Usually, these practices are Higher Yogic practices in Tantric Buddhism — in the major Anuttarayoga systems such as the Chakrasamvara, Vajrayogini, and Guhyasamaja. These require teachers and empowerment.

However, some more basic visualizations do include, for example, seed syllables at the heart chakra — which is the most simple of Body Mandalas. A seed syllable, or heart-essence, is, in fact, the deity as the unborn natural sound of dharmata, the nature of reality, which is great emptiness, free from dualism.

By visualizing a HRI (for Amitabha, Chenrezig or Hayagriva) or a BAM (Vajrayogini) or TAM (Tara) at the heart chakra, we bring the divine blessings within. More complex body mandalas, the ones that require empowerments and teachers, do the same thing, but with more profound effect.

This depends, of course, on our own karmic dispositions: including our habits (do we practice hard), our conduct (karma) and the quality of our visualizations and training. Ripening our good karma, and purifying our bad karma, is one of the goals of Body Mandala practice (and all deity practice).

 

A beautiful seed syllable, made up of light at the heart chakra. This is the TAM seed syllable of Green Tara. A seed syllable is the essence of the Enlightened Being.

 

Riding the winds: La or Chi is the Mind’s “horse”

In Completion Practices in Tantra, the mind seeks to actually “ride the winds” (inner energy, chi, la) of the channels and chakras of the inner body, with the lofty goal of attaining (ultimately) Enlightenment. The metaphor most often used is wind-horse (Tibetan Lung-ta). In this visualization, La or Chi is wind or inner energy, and the mind travels the channels, meridians and chakras on this wind. On Wikipedia, wind-horse is equated with “soul” — but this is an eastern shamanic tradition. In Tantric Buddhism, where the concept of soul is not endorsed, the same language more correctly describes our subtle consciousness riding La. Rather than “soul” it is our subtle consciousness, riding the vitality of life force. In Tantra, when we speak of “increasing wind horse” it means to increase our vital inner energy. “Decline of wind horse” means the opposite. [3]

Interestingly, this same icon, the wind-horse, is used as a symbol for “wish fulfillment” — a wind-horse with a wish-fulfilling gem on its back.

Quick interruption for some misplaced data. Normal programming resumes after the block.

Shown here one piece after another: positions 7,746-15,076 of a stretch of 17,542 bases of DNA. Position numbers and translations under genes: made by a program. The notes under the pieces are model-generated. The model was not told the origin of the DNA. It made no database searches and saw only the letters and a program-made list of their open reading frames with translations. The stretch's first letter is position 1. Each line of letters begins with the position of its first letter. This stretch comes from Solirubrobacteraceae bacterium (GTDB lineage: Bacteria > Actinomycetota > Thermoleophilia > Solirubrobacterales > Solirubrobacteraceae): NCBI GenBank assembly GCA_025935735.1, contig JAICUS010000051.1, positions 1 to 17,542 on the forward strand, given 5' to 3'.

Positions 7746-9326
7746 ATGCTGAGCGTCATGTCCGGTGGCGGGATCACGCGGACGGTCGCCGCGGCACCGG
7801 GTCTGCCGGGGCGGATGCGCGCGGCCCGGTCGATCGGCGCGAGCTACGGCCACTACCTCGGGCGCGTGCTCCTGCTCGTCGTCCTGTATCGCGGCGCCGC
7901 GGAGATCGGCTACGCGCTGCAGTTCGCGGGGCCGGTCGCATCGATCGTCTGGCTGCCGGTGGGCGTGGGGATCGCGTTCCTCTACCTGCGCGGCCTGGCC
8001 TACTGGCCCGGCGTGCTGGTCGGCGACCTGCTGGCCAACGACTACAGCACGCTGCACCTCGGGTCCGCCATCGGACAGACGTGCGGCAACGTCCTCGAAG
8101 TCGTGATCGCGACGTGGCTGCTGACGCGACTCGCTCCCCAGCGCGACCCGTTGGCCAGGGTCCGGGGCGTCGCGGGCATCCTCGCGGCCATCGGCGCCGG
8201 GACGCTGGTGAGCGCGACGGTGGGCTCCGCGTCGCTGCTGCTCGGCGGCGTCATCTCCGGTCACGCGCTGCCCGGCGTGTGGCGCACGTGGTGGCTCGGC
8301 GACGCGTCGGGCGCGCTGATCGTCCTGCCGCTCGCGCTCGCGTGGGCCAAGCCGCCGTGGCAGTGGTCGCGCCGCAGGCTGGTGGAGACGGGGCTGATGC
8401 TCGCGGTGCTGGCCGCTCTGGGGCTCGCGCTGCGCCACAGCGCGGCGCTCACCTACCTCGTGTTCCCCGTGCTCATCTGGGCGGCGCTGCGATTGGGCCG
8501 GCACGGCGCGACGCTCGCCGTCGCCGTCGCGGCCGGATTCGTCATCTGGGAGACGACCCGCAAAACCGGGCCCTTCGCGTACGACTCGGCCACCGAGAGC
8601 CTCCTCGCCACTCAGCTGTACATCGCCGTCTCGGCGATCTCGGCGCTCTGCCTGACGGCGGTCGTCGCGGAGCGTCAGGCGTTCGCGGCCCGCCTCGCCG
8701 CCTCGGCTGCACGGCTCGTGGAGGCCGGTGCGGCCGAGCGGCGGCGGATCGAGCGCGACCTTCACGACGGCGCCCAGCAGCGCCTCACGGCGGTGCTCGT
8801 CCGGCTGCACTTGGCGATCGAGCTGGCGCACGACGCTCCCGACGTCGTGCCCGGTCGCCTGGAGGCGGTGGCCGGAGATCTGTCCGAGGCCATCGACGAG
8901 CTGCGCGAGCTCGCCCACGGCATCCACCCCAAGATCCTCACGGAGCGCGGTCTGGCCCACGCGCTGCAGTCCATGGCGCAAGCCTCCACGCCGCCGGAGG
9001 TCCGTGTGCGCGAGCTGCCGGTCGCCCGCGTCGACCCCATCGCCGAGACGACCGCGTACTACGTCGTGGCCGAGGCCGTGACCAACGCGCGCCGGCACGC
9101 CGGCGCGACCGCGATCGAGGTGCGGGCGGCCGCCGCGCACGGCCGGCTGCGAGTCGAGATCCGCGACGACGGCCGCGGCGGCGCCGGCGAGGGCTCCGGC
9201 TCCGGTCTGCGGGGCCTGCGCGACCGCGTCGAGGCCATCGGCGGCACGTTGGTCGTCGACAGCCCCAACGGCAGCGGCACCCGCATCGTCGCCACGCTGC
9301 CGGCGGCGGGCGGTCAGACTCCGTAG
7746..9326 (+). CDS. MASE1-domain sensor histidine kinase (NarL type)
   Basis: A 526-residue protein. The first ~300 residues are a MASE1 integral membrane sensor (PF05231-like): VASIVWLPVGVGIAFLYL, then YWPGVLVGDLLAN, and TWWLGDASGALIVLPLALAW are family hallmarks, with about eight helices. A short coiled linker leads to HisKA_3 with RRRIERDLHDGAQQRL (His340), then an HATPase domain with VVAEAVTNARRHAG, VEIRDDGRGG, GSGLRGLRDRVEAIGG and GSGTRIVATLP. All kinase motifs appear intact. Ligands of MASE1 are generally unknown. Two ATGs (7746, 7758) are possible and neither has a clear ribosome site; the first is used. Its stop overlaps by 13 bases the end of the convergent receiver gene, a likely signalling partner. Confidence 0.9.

The Tibetan Windhorse is iconic of Lung or wind (Chi, Prana or breath). The Windhorse symbolically carries the prayers and wishes of practitioners to the Universe.

 

Body mandala

What does all this have to do with Body Mandala? In body mandala meditation, that inner body — the channels and chakras travelled by your consciousness riding lung-ta — is purified and blessed by visualizing your meditation deities and mandala inside your subtle body; in normal “deity generation” meditations we visualize our outer body as the Enlightened deity. And, of course, by bringing the mind’s focus to the inner body — the channels, chakras, winds (prajna, chi, la) — the mind affects our most subtle inner body.

To paraphrase Hermetic philosophy (Hermes Trismegistus):

“As within, so without.”

[The quote is “That which is Below corresponds with that which is Above. And That which is Above corresponds with that which is Below.” Often, this is shortened to “As Above, So Below, to accomplish the miracles of the One Thing.”] [2]

 

A tantric visualization of body mandala. This practice requires empowerment and a teacher.

 

 

Mind and Chi flow where the mind goes

In Tibetan Tantric Buddhism, Indian Tantra and Chinese Medicine — all of which work with inner body — “Chi flows where the mind goes.” In an interesting feature by Paul Crouse, he adds to the thought: so “be careful what you think.” If the mind goes into negative territory, in other words, there goes the chi, la, lifeforce.

Body mandala work in Highest Yoga Tantra is highly secretive, not because of a mystery factor, but simply because it works with the inner body. There are always consequences when the mind “rides the winds” of the inner body — including health and mind benefits, of course.

Lungta, or wind horse, as Wish-Fulfilling Horse.

The real goal is always realizations on the path to Enlightenment, but along the way we journey an inner path which has bountiful benefits (including various “Siddhis” or powers.) For all the secrecy, there are things that can be discussed without empowerment or teachings, including the benefits and overall methods.

Somebody mandalas are vastly complex, with a different deity manifesting in the visualization at the end of various meridians in the body. For example, some manifest at our sense meridians: eye, ear, mouth, and so on. Other very profound mandalas visualize all the deities at the heart chakra — notably the most magnificent Vajrayogini body mandala.

All of the formal body mandala practices in Vajrayana Tantric Buddhism do require a teacher (for guidance and safety) — it’s not different in that respect from many advanced physical yogic exercises — and empowerment. Some of the principles could be applied outside of formal practice — as meditative techniques or martial arts techniques. Advanced meditations, such as Completion practices and Body Mandalas absolutely require a teacher and, usually, empowerment for the safety of the student. Why, safety? Remember, “Where the mind goes, the body follows”

 

Externalizing the wind horse: prayer flags in the wind carry blessings to sentient beings. The wind horse in the body, is La, Lungta or Chi energy riding on the channels and meridians of the subtle body.

 

NOTES

[1] The Chi Flows Where the Mind Goes: Be Careful What You Think, by Paul Crouse.
[2] Emerald Tablet of Hermes Trismegistus
[3] Wind Horse article on Wikipedia
[4] “Yantra: The Tantric Symbol of Cosmic Unity” by Madhu Khanna (Thames and Hudson)

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Lee Kane

Author | Buddha Weekly

Lee Kane is the editor of Buddha Weekly, since 2007. His main focuses as a writer are mindfulness techniques, meditation, Dharma and Sutra commentaries, Buddhist practices, international perspectives and traditions, Vajrayana, Mahayana, Zen. He also covers various events.
Lee also contributes as a writer to various other online magazines and blogs.